New arboretum director takes on position Friday

Peter Moe was the interim director before being chosen for the position

Future director of the Minnesota Landscape Arboretum, Peter Moe, poses for a portrait on Sept. 13.

Meagan Lynch

Future director of the Minnesota Landscape Arboretum, Peter Moe, poses for a portrait on Sept. 13.

Ryan Faircloth

Growing up in Richfield, Minnesota, Peter Moe — soon-to-be director of the Minnesota Landscape Arboretum — often gardened with his mother.

His admiration for horticulture deepened in high school at one of his first jobs in the field: a garden center.

“I already knew I was interested in horticulture … and then I decided to enroll at the University of Minnesota in the horticulture science department,” Moe said. On Friday, Moe will become the director of the place where he worked as an undergraduate in 1973.

Brian Buhr, dean of the College of Food, Agricultural and Natural Resource Sciences, said he elected Moe, who was previously the interim director, because of his experience with the arboretum, and his horticulture background.

“His learning curve is virtually zero,” Buhr said.

He said one challenge for Moe will be maintaining the qualities that draw people to the arboretum.

“He’s got his hands full with both that managerial side, and then how do you move programmatically ahead,” Buhr said.

Moe said while keeping up the arboretum’s grounds is a priority for him, he’s also looking toward new projects.

One of those projects, the Tashjian Bee and Pollinator Discovery Center, will be opening Sunday.

The center will provide education and outreach on bee research through means such as classes and interactive exhibits, Moe said.

“We’ll be offering programs about how important bees and other pollinators are for K-12 classes, as well as adults and even professional bee keepers,” he said.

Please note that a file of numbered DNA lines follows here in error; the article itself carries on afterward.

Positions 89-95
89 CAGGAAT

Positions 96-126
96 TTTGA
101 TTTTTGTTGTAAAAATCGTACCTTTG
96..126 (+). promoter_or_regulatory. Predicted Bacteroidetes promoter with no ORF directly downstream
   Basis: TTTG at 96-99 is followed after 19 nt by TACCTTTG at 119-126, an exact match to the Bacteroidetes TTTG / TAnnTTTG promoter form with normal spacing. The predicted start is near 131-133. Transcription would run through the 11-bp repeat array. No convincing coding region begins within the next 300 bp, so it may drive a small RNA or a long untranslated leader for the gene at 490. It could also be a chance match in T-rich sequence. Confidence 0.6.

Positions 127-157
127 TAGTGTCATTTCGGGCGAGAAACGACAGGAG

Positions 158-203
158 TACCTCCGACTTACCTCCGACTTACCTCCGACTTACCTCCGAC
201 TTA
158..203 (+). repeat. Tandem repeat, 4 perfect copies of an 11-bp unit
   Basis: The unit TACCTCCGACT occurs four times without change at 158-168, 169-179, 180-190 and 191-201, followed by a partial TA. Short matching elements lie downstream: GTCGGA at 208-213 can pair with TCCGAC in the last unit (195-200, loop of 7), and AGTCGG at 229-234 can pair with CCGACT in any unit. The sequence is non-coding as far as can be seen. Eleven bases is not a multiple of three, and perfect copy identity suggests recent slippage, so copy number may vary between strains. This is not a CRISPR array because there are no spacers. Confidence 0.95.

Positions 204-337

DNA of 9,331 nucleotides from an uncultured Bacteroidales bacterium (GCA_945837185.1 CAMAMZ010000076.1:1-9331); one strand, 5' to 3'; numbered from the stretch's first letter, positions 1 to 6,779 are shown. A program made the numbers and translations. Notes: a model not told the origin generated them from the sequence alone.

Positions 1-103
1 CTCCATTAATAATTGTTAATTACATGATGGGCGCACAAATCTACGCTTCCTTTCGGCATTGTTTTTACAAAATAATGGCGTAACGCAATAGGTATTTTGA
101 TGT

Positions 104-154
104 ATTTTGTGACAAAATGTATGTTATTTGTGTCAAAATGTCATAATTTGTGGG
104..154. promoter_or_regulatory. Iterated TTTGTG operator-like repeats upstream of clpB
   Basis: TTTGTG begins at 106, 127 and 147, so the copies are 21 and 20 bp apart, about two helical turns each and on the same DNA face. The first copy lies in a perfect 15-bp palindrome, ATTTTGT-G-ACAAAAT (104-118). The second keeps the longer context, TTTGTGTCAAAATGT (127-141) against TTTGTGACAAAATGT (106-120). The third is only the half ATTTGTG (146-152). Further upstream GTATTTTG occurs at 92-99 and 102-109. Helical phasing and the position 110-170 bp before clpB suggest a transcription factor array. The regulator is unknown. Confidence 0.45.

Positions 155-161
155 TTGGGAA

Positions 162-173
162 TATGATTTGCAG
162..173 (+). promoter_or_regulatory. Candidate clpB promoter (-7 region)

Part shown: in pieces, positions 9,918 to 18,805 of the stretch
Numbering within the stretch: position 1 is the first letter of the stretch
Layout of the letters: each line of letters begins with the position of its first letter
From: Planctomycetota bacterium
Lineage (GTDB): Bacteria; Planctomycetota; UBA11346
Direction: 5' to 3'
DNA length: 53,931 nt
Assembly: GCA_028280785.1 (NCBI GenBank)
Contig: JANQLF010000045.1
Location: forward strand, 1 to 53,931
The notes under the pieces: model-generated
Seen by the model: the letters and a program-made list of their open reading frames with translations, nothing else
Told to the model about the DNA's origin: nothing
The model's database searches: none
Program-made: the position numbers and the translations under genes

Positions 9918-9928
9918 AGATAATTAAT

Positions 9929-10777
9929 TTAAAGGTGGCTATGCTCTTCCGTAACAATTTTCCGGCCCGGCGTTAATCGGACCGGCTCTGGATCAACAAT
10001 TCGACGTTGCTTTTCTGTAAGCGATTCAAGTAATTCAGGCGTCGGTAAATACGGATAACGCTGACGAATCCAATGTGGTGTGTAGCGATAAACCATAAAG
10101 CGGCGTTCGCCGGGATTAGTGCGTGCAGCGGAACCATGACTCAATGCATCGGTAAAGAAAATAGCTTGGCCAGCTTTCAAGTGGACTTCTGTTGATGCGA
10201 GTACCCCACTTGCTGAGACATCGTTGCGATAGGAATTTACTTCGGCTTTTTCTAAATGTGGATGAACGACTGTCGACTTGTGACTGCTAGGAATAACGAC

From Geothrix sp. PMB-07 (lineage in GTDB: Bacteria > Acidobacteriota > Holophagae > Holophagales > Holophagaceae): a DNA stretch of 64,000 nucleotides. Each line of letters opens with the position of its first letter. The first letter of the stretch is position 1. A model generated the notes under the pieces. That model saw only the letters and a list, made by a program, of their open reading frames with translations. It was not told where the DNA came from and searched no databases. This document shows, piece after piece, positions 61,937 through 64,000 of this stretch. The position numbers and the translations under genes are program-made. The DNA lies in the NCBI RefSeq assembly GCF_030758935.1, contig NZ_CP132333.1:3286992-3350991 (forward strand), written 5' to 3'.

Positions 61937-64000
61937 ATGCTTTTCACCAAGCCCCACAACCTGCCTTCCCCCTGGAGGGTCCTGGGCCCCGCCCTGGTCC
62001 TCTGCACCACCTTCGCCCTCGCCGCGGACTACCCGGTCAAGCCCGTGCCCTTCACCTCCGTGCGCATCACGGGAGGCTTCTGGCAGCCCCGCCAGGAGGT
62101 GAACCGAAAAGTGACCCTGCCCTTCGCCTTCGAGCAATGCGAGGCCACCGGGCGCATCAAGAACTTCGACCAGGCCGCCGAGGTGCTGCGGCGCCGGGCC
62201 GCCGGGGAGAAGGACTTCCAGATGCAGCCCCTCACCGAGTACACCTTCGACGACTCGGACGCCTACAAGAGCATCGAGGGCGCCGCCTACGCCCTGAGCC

In addition to overseeing the new bee center, Moe said he wants to increase student engagement and the arboretum’s diversity.

“We definitely would like to have students involved in a bigger way here at the arboretum,” he said.

To do this, Moe said they’ll need to solve the issue of transportation.

“It’s a great place for students to engage, but we understand too that … it is, I think, about 30 miles from campus,” Buhr said. “It’s tough to access.”

As for solutions, Moe said they are in talks with SouthWest Transit to possibly route buses between the arboretum and the University.

But bringing in more visitors will present another challenge for the arboretum.

Todd Wagner, president of the arboretum foundation’s board of trustees, said they hit maximum capacity for visitors last Mother’s Day.

“There’s been tremendous growth in visitorship, and the population of the Twin Cities … continues to grow,” he said.

Wagner said attracting more people to the arboretum, while also having the capacity to do so, is something they’ll need to address.

“The question will need to be answered in the strategic plan on how much more development or enhancement can occur at the arboretum, and how many visitors can it support comfortably?” he said.

Moe said one of the main problems caused by the large holiday turnout has been parking.

To combat this, he said they’re looking to utilize alternate parking areas, as well as implementing a shuttle service from other lots.

But apart from the logistics of the job, Moe said working at the arboretum is simply “fun.”

“It really means a lot to me to create these beautiful experiences and educational experiences for people,” he said.